Are Mr and Mrs Watanabe preparing to return to emerging markets in a big way?
Mom and pop Japanese investors, collectively been dubbed the Watanabes, last month snapped up a large volume of uridashi bonds (bonds in foreign currencies marketed to small-time Japanese investors), and sales of Brazilian real uridashi rose last month to the highest since July 2010, Barclays analysts say, citing official data.
Just to remind ourselves, the Watanabes have made a name for themselves as canny players of the interest rate arbitrage between the yen and various high-yield currencies. The real was a red-hot favourite and their frantic uridashi purchases in 2007 and 2009-2011 was partly behind Brazil’s decision to slap curbs on incoming capital. Their ardour has cooled in the past two years but the trade is far from dead.
With the Bank of Japan’s money-printing keeping the yen weak and pushing down yields on domestic bonds, it is no surprise that the Watanabes are buying more foreign assets. But if their favourites last year were euro zone bonds (France was an especially big winner) they seem to be turning back towards emerging markets, lured possibly by the improvement in economic growth and the rising interest rates in some countries. And Brazil has removed those capital controls.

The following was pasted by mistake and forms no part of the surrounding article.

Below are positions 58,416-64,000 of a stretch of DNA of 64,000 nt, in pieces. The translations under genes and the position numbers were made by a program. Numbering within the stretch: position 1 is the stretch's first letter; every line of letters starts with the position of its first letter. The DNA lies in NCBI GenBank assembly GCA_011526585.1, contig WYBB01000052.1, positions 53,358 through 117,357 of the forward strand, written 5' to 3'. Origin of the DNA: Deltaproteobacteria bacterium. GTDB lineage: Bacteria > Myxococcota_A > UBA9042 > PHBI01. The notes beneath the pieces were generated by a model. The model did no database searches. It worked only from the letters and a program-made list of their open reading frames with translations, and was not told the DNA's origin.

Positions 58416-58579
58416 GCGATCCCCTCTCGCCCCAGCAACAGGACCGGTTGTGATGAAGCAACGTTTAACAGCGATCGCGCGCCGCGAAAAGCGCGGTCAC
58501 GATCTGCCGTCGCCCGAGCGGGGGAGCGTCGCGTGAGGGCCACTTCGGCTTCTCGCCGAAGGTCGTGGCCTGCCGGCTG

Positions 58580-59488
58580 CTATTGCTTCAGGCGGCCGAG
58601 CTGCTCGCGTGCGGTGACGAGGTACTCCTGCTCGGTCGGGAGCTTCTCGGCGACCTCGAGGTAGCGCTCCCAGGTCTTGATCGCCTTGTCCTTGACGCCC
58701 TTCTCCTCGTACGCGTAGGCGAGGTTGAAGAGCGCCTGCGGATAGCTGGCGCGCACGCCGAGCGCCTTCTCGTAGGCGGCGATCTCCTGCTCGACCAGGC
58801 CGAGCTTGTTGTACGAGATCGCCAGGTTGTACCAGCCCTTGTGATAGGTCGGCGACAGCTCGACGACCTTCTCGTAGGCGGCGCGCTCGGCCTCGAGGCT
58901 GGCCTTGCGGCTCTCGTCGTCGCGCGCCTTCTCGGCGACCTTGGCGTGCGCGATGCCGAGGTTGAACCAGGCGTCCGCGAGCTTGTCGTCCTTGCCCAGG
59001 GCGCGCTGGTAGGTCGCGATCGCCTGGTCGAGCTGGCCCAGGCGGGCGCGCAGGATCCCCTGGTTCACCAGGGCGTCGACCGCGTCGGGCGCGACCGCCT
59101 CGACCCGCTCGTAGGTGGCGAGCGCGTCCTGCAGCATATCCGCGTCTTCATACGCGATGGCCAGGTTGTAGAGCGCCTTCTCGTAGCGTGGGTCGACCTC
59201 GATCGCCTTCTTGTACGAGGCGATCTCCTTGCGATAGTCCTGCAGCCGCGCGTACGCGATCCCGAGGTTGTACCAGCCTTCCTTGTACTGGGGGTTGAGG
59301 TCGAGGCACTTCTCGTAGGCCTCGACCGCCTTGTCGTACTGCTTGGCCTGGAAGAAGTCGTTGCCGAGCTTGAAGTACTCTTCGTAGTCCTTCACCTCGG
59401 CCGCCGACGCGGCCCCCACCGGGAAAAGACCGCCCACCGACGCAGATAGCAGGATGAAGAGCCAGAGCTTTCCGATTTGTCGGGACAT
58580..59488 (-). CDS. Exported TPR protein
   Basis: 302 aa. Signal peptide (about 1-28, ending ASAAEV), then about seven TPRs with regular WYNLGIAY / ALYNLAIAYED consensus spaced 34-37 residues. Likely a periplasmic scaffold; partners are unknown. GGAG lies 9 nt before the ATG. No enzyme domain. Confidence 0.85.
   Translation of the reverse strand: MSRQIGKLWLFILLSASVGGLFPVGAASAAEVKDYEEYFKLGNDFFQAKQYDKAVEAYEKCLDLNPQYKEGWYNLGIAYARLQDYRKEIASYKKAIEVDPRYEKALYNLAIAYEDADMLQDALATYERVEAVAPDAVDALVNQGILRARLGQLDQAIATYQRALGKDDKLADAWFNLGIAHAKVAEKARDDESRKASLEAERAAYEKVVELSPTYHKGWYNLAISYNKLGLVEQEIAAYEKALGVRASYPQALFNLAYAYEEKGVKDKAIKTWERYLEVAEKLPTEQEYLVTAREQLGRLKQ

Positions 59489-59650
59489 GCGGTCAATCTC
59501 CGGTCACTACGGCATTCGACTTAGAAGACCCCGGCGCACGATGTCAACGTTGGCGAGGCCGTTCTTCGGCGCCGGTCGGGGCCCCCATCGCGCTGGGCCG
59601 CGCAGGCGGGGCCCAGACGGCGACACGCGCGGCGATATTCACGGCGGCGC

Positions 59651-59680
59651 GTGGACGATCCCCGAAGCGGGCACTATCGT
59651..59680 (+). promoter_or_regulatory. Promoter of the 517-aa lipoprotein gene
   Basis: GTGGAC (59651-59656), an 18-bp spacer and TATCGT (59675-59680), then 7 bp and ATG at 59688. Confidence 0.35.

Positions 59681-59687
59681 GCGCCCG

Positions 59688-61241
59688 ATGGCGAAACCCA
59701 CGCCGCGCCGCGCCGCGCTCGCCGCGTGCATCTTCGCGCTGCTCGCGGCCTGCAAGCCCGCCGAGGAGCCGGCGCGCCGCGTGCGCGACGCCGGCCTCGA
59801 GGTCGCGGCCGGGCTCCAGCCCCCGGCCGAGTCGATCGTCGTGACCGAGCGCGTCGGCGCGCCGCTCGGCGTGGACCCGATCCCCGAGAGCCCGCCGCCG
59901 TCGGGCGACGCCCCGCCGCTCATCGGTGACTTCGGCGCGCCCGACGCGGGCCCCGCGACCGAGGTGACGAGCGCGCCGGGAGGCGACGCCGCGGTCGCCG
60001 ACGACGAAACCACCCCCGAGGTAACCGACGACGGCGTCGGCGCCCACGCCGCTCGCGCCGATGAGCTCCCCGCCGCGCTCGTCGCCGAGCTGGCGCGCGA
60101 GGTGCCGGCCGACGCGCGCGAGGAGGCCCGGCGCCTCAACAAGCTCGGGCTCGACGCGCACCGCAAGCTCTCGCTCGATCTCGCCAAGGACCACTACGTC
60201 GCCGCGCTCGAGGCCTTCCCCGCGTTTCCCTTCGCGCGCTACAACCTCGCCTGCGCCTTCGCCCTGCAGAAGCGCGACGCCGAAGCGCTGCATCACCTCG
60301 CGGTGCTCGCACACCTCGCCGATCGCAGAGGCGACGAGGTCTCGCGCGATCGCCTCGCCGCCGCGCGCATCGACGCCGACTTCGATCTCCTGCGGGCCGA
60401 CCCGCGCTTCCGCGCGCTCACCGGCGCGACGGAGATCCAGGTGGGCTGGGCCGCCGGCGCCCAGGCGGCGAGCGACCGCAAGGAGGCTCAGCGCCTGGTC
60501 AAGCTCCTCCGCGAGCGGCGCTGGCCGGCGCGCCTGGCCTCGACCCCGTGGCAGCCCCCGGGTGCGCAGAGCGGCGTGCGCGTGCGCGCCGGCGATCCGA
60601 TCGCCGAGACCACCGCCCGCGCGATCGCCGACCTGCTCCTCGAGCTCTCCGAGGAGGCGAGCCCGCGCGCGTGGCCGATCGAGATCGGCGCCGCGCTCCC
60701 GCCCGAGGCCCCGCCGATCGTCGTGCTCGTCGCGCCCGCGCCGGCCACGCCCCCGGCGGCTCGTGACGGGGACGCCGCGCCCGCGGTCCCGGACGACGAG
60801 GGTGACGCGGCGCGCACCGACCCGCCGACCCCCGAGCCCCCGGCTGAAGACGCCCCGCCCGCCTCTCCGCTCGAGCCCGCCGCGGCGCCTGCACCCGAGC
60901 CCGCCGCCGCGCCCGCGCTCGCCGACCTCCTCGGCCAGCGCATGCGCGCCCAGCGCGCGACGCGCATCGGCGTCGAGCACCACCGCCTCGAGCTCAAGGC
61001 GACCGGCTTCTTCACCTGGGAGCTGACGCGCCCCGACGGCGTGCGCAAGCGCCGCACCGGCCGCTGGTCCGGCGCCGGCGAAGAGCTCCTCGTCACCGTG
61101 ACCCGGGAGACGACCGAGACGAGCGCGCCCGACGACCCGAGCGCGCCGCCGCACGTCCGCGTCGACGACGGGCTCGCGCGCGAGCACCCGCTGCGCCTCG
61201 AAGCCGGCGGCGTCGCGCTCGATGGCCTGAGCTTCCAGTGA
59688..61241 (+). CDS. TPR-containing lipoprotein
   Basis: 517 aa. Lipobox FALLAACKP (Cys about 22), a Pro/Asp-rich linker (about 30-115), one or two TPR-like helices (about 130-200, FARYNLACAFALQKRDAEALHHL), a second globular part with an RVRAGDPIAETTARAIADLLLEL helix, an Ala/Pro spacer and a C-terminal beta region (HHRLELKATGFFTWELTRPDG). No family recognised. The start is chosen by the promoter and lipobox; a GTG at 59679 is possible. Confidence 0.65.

The breakdown of last month’s data shows that real-denominated uridashi issuance in gross terms represented more than half the total. Another winner this year has been the Mexican peso — peso uridashi accounted for almost 300 billion yen ($2.91 billion) of issuance as reforms have boosted Mexican assets. Almost 200 billion yen worth of uridashi sales have been in real (compared to over 400 billion back in 2011).
The other old Watanabe favourites, the Kiwi and Aussie dollars, are faring less well this year. Aussie uridashi, which topped the list in 2011, have seen redemptions of around 500 billion yen in 2013. See the Barclays graphic above.